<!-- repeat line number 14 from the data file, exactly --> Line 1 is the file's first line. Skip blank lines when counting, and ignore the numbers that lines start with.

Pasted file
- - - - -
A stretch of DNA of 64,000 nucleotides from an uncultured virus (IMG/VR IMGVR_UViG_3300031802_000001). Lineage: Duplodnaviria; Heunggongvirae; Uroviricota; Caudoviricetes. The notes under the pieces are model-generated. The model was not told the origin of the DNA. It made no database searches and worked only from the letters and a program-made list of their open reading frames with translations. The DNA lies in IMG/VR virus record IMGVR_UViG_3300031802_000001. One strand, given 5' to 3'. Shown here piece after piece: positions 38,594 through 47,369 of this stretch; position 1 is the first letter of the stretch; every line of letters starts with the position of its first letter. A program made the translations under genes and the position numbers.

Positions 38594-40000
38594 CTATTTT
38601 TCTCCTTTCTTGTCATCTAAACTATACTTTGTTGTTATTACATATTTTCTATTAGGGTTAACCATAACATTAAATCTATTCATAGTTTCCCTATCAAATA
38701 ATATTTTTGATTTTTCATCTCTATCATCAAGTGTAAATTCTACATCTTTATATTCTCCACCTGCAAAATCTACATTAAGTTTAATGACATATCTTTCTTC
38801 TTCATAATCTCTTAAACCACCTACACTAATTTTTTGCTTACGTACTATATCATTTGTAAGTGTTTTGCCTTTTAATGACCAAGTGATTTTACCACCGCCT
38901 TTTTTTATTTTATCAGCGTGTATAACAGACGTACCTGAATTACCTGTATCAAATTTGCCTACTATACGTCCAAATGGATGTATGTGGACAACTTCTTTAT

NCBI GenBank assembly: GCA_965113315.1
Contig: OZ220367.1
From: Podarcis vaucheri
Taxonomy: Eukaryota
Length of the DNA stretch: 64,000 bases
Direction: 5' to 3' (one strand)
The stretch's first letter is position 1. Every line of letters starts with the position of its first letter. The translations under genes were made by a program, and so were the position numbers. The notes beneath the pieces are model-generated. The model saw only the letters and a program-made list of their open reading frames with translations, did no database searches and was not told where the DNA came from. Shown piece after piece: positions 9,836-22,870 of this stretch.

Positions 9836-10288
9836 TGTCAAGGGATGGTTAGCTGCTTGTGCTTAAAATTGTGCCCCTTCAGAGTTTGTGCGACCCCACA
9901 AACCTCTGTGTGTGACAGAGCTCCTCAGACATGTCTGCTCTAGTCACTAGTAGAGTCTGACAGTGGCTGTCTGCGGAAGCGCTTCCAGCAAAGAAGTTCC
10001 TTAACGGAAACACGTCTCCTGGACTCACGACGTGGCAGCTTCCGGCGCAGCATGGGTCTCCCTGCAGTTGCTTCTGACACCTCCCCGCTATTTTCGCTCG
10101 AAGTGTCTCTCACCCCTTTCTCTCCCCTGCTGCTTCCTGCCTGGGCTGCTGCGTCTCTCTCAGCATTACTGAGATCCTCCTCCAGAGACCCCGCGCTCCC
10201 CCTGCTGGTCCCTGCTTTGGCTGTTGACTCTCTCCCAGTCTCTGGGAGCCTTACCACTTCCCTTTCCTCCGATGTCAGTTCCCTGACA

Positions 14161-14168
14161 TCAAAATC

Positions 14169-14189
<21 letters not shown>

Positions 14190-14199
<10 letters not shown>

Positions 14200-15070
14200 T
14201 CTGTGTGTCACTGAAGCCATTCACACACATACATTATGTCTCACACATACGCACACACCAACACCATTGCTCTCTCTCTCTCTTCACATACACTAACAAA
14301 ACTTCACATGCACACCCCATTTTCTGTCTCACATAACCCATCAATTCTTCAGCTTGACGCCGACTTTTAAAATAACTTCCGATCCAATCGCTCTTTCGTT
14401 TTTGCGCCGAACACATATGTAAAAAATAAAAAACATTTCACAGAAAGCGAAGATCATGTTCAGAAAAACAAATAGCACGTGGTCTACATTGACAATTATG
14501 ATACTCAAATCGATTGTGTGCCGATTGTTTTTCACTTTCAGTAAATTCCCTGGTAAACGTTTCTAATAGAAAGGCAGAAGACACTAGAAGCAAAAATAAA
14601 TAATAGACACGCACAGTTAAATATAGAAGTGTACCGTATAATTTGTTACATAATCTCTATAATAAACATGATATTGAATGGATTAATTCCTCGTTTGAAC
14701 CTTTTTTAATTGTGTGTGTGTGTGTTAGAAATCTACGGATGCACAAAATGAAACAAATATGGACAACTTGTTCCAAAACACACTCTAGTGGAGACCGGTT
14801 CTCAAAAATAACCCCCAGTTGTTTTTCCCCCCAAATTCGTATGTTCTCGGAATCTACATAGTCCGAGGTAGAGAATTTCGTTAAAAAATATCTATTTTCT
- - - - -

The stretch's first letter is position 1. Every line of letters starts with the position of its first letter. The translations under genes were made by a program, and so were the position numbers. The notes beneath the pieces are model-generated. The model saw only the letters and a program-made list of their open reading frames with translations, did no database searches and was not told where the DNA came from. Shown piece after piece: positions 9,836-22,870 of this stretch.